• ‘On page 119 Vita’s father comments that his Australian colleagues had ‘just been more successful at hiding their shameful history from the rest of the world’. Do you agree with him?
  • Consider the other ways in which the novel draws comparison between the colonisation of South Africa and that of Australia and America. Do you think an implicit parallel is being made between the slaves of Pompeii and the state of apartheid?
  • Magdalene observes on page 263 that ‘non-bigots can still be blind to certain forms of bigotry. And in a racist – a bigoted – society, this means everybody is implicated, whether they like it or not.’ Discuss this in respect of Australia.
  • And compare Vita’s extreme sense of guilt with attitudes towards reconciliation in Australia.
  • What, if any, of Magdalene’s comments about Vita and her predicament hit home with you?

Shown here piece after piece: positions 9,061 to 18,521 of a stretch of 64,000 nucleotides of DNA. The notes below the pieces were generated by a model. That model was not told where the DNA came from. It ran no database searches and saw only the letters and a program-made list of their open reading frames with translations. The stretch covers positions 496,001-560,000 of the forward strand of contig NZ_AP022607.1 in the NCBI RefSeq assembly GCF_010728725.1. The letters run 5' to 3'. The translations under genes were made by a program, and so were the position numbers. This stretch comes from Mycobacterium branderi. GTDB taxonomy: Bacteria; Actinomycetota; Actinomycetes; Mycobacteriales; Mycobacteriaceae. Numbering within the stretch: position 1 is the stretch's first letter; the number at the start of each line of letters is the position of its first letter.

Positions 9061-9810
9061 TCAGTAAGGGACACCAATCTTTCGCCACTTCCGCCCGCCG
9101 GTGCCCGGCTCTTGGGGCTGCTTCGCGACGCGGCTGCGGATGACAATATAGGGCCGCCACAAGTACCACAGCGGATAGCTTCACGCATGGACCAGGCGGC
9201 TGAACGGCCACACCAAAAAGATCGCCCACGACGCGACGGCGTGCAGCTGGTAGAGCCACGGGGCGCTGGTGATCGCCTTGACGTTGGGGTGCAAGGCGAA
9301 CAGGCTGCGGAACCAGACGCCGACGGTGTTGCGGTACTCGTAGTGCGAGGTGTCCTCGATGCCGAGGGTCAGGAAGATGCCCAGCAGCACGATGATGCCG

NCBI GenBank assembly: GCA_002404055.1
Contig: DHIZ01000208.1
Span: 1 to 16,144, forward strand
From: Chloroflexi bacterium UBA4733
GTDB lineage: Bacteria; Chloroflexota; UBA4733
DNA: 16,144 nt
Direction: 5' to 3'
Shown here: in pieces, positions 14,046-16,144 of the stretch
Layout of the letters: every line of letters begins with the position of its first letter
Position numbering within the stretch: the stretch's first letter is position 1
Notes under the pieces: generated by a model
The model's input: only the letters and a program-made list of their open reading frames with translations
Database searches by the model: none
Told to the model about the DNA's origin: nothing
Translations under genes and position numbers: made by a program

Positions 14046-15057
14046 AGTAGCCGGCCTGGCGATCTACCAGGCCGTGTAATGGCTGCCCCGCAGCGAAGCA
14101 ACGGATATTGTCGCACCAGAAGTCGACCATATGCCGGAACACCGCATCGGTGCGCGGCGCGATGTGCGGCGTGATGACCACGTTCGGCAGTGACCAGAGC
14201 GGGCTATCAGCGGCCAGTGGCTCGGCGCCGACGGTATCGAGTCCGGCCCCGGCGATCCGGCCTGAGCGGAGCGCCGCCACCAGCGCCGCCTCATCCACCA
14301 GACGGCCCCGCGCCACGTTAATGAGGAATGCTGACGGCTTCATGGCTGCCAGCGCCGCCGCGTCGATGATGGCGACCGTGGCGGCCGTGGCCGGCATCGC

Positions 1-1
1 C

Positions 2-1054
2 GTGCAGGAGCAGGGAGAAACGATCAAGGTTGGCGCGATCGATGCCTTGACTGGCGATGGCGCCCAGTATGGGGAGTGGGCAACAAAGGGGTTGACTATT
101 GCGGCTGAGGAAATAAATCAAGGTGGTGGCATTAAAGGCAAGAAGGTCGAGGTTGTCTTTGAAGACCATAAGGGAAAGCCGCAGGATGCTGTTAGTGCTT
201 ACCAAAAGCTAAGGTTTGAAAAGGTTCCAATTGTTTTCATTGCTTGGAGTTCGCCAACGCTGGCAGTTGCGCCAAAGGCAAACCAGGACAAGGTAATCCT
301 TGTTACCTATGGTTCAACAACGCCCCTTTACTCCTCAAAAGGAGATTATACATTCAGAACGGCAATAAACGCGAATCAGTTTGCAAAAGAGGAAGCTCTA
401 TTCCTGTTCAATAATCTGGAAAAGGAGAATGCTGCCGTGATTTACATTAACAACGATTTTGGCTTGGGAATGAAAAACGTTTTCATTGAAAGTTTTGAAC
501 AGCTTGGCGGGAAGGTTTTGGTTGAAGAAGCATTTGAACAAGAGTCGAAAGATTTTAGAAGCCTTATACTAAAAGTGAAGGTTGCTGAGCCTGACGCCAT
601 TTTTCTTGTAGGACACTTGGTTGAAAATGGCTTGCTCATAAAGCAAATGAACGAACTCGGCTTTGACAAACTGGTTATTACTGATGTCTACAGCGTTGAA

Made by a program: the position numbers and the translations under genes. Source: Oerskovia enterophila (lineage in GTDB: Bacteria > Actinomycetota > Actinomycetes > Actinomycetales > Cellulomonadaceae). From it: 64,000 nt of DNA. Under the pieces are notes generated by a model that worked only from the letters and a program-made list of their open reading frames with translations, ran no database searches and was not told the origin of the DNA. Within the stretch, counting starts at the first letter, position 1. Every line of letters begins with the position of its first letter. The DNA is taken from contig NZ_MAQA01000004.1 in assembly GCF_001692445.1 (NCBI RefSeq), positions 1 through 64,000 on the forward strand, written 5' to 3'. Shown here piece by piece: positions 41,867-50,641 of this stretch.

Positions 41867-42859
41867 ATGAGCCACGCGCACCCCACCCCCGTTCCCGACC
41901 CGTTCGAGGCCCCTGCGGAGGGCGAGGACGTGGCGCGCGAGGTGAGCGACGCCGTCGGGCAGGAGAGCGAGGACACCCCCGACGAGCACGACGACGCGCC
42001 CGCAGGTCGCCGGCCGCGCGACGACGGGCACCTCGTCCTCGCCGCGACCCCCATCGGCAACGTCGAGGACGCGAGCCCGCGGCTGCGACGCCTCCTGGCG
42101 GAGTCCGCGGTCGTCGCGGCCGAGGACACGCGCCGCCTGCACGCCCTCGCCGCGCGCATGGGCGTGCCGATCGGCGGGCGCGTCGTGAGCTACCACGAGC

• The novel suggests that the views we hold about ourselves, and about others, are very possibly untrue, and that such views may be culturally determined. Discuss.
  • Consider what Fugitives has to say about the power exerted on humans by place.
  • Is there any significance, in your opinion, in the novel taking its title from Pompeii’s Garden of the Fugitives rather than an aspect of Vita’s own story?
  • While we don’t learn what happened to Magdalene, what do you think her disappearance represents?

In the Garden of the Fugitives Ceridwen Dovey

From the award-winning author of Only the Animals comes an unputdownable novel of obsession, guilt, and the power of the past to possess the present.

Buy now
Buy now